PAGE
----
Does inner peace destroy musicianship?

Lately I’ve gotten very interested in the rather subtle sensations that can be experienced by paying close attention to the interior of the body. This would be sensations of the viscera (which I generally understand to be the guts) and other parts – the muscles, heart, lungs etc. For instance, a couple nights ago I was lying half asleep and heard a clicking sound of the sort that houses often make — the wood of the frame settling a bit or something. My mind said, “Oh, an annoying sound… whatever,” but my body had a noticeable reaction. I felt that feeling of “tinglies” traveling from my neck down to my body. I presume these “tinglies” to be adrenaline released to the body from the brain and I presume the individual “pricks of tingliness” to be this adrenaline stimulating the synapses of various muscle nerves.
From an evolutionary standpoint, this body reaction makes sense. 50,000 years ago, when you were asleep and heard a sound it just might be a saber-tooth tiger so you better wake the fuck up! Hence a jolt of adrenaline.

I also noticed a similar sensation when composing my latest musical masterpiece, “Chamber of Severed Heads.” At one point in the song I added a kind of strange, groaning background sound. I panned it so that it sounded like an ever shifting cloud of evil coming up behind the listener. When I first played the tune with headphones on I got a definite creepy sensation at that point of the song. It’s hard to describe this sensation; it wasn’t “tinglies,” but a certain antsiness.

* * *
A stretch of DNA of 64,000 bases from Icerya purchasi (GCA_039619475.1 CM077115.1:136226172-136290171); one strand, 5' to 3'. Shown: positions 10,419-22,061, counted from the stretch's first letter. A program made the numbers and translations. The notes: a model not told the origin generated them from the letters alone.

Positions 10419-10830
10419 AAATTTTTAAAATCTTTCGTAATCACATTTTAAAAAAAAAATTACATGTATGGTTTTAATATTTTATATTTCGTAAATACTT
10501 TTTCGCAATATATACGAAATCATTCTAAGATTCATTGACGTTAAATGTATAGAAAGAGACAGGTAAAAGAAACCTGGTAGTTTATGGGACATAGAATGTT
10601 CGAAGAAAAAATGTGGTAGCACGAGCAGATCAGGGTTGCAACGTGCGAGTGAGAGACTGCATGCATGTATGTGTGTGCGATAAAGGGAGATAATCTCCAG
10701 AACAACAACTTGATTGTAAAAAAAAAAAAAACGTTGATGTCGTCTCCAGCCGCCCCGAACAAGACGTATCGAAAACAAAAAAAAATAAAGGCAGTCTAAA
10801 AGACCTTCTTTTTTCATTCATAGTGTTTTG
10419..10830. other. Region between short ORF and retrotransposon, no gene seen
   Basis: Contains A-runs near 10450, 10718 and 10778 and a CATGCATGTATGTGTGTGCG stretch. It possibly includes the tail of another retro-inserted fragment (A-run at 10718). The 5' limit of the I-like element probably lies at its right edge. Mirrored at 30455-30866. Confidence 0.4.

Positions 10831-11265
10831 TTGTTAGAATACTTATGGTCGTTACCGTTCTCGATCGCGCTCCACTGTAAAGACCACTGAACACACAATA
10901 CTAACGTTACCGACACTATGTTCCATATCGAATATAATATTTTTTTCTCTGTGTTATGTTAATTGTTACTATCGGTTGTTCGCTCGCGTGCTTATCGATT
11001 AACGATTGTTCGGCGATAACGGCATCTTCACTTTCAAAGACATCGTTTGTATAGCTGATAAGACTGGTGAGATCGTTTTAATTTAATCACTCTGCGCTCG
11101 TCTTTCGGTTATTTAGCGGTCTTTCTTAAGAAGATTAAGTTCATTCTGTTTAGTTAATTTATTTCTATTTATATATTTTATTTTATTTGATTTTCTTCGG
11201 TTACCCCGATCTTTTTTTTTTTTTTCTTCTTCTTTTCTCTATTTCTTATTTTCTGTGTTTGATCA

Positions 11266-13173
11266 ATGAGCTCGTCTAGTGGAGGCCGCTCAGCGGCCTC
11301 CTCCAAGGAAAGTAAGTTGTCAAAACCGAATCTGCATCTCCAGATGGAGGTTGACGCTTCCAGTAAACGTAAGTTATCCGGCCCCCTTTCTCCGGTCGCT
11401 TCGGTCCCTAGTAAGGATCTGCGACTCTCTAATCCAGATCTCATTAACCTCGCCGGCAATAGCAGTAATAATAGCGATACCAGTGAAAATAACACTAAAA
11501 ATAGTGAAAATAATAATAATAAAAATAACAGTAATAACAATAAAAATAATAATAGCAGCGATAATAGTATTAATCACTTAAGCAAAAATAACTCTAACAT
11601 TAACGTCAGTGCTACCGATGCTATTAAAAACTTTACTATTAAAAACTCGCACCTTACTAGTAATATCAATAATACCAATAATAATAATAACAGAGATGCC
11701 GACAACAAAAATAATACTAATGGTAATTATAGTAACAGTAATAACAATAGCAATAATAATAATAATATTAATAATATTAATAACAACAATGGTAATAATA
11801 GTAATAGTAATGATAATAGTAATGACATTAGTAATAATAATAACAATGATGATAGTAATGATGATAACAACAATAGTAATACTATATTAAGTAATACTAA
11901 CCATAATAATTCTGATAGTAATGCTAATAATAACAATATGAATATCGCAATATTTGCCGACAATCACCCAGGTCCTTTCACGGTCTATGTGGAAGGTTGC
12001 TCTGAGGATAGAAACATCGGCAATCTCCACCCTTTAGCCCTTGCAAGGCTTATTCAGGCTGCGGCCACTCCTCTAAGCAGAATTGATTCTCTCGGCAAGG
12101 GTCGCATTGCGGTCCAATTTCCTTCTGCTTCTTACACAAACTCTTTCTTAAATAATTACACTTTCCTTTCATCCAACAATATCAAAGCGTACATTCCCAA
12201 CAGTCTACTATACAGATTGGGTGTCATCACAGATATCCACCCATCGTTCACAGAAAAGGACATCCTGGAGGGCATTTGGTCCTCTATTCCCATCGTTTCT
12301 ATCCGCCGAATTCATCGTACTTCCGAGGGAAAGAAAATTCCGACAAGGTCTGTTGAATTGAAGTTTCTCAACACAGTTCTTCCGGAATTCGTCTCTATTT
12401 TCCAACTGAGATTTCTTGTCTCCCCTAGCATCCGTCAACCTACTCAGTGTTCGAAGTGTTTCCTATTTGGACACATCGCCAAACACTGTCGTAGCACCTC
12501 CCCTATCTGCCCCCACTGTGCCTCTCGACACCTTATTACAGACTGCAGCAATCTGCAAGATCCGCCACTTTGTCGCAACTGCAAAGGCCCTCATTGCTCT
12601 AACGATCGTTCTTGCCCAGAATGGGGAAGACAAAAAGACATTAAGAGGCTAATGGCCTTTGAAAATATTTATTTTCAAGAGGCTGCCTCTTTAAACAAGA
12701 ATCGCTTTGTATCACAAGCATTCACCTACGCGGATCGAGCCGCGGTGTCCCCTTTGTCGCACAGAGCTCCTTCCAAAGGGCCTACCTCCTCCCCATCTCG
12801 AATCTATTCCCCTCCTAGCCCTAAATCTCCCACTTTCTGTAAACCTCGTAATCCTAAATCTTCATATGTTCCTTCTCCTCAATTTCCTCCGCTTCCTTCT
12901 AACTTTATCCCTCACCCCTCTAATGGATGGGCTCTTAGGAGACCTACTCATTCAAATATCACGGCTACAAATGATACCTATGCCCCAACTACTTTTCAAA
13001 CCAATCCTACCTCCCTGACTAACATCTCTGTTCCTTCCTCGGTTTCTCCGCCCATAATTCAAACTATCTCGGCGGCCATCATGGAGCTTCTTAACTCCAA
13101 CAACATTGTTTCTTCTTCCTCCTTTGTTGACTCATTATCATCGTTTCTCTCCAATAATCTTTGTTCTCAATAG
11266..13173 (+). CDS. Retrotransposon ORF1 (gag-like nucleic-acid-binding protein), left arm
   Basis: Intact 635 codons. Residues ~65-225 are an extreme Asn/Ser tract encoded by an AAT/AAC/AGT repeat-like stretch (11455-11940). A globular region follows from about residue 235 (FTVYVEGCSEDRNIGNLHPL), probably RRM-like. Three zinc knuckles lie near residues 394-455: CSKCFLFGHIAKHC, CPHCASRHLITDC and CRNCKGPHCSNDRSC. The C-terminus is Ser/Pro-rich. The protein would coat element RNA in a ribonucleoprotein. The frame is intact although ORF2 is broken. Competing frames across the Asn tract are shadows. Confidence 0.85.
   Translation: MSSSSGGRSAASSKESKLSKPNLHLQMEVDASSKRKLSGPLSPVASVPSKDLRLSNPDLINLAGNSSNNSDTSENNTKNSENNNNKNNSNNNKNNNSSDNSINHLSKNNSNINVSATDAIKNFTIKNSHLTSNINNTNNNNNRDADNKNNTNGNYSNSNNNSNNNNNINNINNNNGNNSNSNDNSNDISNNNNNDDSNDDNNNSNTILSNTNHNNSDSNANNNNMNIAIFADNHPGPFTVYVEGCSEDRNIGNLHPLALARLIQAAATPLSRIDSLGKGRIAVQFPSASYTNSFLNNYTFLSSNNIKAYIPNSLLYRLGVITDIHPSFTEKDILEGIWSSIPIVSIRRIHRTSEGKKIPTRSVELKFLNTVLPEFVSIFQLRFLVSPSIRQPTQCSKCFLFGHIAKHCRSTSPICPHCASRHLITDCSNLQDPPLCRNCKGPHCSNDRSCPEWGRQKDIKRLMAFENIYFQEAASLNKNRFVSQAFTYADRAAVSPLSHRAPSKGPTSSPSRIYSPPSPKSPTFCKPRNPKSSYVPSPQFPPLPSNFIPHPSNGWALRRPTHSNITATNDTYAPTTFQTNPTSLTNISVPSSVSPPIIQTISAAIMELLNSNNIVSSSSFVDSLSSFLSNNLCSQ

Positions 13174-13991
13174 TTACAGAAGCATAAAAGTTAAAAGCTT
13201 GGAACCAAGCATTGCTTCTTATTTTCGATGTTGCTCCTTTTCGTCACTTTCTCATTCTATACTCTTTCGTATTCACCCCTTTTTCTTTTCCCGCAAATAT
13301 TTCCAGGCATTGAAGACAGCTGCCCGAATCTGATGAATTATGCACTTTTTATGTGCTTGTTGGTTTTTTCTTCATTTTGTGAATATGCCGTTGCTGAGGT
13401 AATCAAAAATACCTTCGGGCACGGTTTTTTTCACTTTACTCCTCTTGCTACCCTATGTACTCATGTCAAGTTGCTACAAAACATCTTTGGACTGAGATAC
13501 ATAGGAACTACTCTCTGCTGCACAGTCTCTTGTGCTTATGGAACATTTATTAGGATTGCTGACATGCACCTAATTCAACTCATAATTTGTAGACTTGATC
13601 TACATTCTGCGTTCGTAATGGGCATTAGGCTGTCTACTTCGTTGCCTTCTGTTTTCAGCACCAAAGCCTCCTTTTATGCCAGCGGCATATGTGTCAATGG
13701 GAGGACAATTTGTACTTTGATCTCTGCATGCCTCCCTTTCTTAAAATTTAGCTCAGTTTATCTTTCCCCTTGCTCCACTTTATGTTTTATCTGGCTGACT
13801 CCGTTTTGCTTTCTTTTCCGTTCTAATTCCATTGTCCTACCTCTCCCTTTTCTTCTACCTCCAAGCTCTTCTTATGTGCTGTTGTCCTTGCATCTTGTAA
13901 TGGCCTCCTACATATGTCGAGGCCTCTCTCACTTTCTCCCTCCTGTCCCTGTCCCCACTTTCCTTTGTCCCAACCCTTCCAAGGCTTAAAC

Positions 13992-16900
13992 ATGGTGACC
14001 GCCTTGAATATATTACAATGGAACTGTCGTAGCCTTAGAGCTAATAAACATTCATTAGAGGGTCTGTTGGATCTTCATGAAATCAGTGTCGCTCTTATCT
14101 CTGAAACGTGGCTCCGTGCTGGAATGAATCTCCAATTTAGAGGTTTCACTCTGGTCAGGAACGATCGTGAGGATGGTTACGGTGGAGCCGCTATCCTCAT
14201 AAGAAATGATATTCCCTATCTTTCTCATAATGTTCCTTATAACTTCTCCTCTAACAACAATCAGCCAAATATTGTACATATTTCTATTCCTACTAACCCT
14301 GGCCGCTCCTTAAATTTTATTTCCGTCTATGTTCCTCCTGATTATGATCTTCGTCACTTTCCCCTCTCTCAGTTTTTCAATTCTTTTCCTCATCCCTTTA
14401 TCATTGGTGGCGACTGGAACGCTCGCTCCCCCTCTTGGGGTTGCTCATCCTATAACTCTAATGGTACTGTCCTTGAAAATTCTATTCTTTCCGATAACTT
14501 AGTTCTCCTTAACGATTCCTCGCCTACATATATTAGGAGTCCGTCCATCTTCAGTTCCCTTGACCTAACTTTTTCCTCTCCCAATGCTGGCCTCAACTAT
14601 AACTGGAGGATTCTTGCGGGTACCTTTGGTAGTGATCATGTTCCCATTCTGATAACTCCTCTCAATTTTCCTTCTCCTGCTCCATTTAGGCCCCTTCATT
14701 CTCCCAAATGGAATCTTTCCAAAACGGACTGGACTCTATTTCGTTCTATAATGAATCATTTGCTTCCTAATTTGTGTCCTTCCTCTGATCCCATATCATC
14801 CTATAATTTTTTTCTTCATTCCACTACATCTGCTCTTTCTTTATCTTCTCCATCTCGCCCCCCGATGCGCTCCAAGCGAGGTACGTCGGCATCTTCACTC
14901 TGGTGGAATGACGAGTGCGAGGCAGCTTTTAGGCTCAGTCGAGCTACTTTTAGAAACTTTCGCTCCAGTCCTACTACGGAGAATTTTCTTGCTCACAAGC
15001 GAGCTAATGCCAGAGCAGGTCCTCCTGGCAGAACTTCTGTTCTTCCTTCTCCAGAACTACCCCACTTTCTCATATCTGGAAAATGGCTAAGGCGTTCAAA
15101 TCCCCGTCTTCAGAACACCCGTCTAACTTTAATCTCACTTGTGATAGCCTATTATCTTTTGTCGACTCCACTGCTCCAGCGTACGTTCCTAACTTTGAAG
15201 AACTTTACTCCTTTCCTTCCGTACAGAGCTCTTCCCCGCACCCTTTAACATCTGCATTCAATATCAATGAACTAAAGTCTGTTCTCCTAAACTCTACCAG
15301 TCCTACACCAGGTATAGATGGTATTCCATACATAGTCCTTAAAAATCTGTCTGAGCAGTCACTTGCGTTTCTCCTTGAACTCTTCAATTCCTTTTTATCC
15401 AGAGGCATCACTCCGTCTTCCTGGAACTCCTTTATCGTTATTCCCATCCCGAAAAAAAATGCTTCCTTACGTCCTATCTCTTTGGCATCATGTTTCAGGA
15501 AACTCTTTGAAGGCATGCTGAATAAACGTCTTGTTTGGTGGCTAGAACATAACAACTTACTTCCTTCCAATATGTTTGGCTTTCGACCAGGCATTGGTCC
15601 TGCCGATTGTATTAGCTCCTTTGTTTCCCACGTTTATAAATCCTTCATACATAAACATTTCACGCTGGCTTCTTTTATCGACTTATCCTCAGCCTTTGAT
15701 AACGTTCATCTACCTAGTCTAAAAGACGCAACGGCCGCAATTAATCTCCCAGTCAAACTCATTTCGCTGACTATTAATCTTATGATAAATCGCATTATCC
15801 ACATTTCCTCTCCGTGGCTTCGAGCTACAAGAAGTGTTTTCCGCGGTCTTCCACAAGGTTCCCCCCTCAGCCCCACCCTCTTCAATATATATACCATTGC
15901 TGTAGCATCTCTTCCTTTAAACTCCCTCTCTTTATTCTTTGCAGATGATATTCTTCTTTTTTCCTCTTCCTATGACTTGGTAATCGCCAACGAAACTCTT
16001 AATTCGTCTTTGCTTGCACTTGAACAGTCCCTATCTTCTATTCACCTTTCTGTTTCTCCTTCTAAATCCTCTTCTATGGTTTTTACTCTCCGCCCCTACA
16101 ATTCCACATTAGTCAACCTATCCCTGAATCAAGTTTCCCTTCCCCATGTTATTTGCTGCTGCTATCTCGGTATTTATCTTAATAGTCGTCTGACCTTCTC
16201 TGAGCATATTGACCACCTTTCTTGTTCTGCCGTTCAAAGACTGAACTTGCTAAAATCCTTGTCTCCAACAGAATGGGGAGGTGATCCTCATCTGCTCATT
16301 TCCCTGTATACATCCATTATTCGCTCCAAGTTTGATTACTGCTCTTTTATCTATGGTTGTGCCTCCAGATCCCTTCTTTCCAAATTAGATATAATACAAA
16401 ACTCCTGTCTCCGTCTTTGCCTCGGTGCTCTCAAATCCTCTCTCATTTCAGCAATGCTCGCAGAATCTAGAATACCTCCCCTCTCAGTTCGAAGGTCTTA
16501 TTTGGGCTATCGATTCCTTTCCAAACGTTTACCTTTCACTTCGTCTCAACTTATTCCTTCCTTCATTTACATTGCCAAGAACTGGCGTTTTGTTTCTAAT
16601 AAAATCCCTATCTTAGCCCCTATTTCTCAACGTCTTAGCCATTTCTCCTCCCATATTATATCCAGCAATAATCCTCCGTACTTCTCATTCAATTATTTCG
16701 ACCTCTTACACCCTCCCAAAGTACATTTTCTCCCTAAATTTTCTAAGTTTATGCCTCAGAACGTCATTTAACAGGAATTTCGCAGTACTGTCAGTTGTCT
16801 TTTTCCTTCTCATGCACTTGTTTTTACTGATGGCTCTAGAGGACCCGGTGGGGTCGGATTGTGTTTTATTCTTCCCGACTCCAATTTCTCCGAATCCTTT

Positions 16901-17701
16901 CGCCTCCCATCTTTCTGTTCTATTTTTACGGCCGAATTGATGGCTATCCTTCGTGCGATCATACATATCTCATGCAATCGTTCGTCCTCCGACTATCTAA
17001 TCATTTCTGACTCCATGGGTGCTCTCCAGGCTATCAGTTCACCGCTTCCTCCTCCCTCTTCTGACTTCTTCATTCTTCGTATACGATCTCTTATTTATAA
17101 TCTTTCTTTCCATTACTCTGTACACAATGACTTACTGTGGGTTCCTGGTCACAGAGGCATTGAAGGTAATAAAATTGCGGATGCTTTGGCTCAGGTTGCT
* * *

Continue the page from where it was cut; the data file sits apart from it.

In a sense, I think creating these reactions in people’s nervous systems is what good music writing is. A composer/performer is creating moments of visceral and interior physical sensations by taking advantage of the “rules” our bodies use when reacting to sounds. The specifics of these rules are vague but they probably evolved in the same way the “ohmigodwhat’sthatsoundgivemeadrenaline” rule described above evolved. These brain/body rules are why the sudden onslaught of a full symphony — after a moment of quiet — gives us a rush, or a guitar lick climbing higher and higher gives us a thrill. I’ve heard the violinist Joshua Bell say he goes to a great deal of planning to create these moments in his performances.

So, a good composer should really be in touch with his body and visceral/interior reactions. But this opens up an interesting question for me. I’m ultimately trying to calm these reactions – to not have shots of adrenaline flying through me whenever I hear a random sound. Heavy meditators like monks (as well as people on tranquilizers) seem to achieve this kind of calm. But would muting your nervous system in such a way make one a worse musician? Would you lose touch with the body sensations that symbolize a thrilling musical moment? Maybe. Certainly I’m aware that many great musicians and composers tend to be flighty, nervous wrecks (which presumably means they are very aware of their nervous system activity). Additionally, the kind of music played during massage and calming therapy is pretty lame or at least unexciting. Does inner peace require an artistic sacrifice?

2 Responses to “Does inner peace destroy musicianship?”

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